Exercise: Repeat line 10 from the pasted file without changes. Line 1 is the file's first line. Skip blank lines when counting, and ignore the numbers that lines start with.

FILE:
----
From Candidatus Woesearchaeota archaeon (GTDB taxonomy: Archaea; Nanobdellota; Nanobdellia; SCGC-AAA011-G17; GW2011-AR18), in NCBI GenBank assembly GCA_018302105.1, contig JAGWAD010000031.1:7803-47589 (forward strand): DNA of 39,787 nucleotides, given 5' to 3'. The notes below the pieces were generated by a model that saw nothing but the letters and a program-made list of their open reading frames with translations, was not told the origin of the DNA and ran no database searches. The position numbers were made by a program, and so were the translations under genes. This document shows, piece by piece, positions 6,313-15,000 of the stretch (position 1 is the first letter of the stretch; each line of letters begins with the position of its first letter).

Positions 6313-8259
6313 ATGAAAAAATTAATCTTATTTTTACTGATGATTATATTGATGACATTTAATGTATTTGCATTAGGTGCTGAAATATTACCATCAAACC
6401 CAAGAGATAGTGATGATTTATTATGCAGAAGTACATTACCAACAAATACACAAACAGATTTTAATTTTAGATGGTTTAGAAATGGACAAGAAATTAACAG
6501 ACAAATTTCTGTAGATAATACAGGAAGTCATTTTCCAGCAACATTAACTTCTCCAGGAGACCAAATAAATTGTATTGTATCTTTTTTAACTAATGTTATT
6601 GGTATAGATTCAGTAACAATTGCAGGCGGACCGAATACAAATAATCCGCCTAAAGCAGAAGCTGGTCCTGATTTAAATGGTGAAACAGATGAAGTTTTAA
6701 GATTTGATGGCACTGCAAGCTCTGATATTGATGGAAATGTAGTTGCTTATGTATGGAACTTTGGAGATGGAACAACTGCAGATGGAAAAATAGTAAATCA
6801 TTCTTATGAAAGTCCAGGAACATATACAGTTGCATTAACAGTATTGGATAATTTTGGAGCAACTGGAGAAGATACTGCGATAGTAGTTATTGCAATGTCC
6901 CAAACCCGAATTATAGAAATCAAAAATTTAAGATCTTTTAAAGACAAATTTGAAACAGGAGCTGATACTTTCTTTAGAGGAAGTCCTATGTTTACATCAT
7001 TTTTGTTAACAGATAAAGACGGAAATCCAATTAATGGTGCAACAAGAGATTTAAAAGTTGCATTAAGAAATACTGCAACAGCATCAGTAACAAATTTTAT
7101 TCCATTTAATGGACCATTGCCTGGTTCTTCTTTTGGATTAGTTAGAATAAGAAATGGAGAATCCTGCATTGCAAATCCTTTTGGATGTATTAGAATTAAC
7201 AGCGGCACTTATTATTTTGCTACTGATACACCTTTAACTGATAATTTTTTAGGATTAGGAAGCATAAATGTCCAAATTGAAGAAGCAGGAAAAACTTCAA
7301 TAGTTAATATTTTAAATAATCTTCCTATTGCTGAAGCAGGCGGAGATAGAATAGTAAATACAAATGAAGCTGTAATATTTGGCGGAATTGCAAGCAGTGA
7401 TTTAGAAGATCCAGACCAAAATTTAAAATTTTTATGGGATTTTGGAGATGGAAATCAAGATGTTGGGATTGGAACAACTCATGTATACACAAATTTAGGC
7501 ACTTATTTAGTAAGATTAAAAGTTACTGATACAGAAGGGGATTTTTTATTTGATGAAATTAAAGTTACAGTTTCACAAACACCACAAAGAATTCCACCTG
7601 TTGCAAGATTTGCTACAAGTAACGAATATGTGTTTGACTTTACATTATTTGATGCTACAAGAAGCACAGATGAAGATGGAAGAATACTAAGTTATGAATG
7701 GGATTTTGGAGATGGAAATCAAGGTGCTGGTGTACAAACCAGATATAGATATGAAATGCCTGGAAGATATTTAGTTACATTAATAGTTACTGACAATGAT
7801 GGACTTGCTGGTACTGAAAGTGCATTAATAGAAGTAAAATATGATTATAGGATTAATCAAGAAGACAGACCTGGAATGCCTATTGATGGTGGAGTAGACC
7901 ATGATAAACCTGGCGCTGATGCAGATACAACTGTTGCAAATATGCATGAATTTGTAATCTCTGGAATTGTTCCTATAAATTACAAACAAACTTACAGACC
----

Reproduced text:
7001 TTTTGTTAACAGATAAAGACGGAAATCCAATTAATGGTGCAACAAGAGATTTAAAAGTTGCATTAAGAAATACTGCAACAGCATCAGTAACAAATTTTAT